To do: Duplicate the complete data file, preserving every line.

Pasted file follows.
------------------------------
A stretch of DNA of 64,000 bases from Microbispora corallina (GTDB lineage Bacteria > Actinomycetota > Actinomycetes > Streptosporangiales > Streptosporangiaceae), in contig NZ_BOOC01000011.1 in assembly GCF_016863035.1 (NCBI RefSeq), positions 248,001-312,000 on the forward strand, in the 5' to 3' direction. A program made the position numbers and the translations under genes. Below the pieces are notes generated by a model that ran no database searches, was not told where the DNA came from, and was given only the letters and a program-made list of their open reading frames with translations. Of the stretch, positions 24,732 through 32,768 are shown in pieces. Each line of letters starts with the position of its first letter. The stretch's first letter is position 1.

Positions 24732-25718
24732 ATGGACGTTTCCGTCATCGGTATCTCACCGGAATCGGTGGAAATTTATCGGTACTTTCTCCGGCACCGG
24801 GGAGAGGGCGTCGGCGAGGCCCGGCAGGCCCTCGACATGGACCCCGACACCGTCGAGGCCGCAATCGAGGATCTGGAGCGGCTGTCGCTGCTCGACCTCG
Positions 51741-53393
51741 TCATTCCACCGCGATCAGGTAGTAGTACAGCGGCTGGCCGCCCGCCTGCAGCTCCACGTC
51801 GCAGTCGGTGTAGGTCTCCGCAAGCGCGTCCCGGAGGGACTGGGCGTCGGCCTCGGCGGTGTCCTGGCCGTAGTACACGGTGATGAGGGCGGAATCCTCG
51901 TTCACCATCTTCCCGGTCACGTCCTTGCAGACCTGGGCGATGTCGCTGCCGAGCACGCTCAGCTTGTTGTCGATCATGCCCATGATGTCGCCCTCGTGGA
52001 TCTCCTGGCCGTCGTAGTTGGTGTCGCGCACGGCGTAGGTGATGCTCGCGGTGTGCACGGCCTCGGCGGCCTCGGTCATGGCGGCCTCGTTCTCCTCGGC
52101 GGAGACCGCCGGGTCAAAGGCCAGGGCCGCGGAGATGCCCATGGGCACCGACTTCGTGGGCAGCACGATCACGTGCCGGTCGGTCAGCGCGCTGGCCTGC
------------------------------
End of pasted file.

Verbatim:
A stretch of DNA of 64,000 bases from Microbispora corallina (GTDB lineage Bacteria > Actinomycetota > Actinomycetes > Streptosporangiales > Streptosporangiaceae), in contig NZ_BOOC01000011.1 in assembly GCF_016863035.1 (NCBI RefSeq), positions 248,001-312,000 on the forward strand, in the 5' to 3' direction. A program made the position numbers and the translations under genes. Below the pieces are notes generated by a model that ran no database searches, was not told where the DNA came from, and was given only the letters and a program-made list of their open reading frames with translations. Of the stretch, positions 24,732 through 32,768 are shown in pieces. Each line of letters starts with the position of its first letter. The stretch's first letter is position 1.

Positions 24732-25718
24732 ATGGACGTTTCCGTCATCGGTATCTCACCGGAATCGGTGGAAATTTATCGGTACTTTCTCCGGCACCGG
24801 GGAGAGGGCGTCGGCGAGGCCCGGCAGGCCCTCGACATGGACCCCGACACCGTCGAGGCCGCAATCGAGGATCTGGAGCGGCTGTCGCTGCTCGACCTCG
Positions 51741-53393
51741 TCATTCCACCGCGATCAGGTAGTAGTACAGCGGCTGGCCGCCCGCCTGCAGCTCCACGTC
51801 GCAGTCGGTGTAGGTCTCCGCAAGCGCGTCCCGGAGGGACTGGGCGTCGGCCTCGGCGGTGTCCTGGCCGTAGTACACGGTGATGAGGGCGGAATCCTCG
51901 TTCACCATCTTCCCGGTCACGTCCTTGCAGACCTGGGCGATGTCGCTGCCGAGCACGCTCAGCTTGTTGTCGATCATGCCCATGATGTCGCCCTCGTGGA
52001 TCTCCTGGCCGTCGTAGTTGGTGTCGCGCACGGCGTAGGTGATGCTCGCGGTGTGCACGGCCTCGGCGGCCTCGGTCATGGCGGCCTCGTTCTCCTCGGC
52101 GGAGACCGCCGGGTCAAAGGCCAGGGCCGCGGAGATGCCCATGGGCACCGACTTCGTGGGCAGCACGATCACGTGCCGGTCGGTCAGCGCGCTGGCCTGC